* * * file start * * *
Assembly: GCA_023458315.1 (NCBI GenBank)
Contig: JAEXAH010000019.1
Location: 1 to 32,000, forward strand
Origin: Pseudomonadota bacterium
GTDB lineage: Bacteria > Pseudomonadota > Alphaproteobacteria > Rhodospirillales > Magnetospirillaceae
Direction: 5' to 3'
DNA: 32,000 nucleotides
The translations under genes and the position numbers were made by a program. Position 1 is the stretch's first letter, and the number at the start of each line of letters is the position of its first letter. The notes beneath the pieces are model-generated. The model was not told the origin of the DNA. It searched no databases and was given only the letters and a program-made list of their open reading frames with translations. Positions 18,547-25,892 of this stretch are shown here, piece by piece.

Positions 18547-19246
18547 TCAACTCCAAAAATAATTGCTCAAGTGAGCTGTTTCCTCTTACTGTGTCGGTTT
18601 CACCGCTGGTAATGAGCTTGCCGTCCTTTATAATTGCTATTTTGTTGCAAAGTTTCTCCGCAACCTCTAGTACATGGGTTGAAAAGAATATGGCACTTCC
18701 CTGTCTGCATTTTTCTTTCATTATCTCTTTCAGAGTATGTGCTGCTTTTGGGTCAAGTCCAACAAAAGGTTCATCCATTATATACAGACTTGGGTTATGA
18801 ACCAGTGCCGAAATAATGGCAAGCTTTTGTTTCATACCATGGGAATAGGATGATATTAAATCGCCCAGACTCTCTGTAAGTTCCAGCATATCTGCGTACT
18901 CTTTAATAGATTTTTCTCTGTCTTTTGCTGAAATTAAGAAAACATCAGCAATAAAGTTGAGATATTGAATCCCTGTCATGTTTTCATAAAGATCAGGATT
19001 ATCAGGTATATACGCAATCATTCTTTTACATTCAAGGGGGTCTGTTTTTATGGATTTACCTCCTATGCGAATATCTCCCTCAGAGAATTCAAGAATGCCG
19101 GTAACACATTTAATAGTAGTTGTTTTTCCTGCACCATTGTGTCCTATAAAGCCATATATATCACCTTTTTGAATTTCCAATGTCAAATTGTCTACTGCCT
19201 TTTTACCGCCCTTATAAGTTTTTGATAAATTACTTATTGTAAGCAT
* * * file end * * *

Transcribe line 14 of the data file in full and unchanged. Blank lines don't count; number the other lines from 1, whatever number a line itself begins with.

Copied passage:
18901 CTTTAATAGATTTTTCTCTGTCTTTTGCTGAAATTAAGAAAACATCAGCAATAAAGTTGAGATATTGAATCCCTGTCATGTTTTCATAAAGATCAGGATT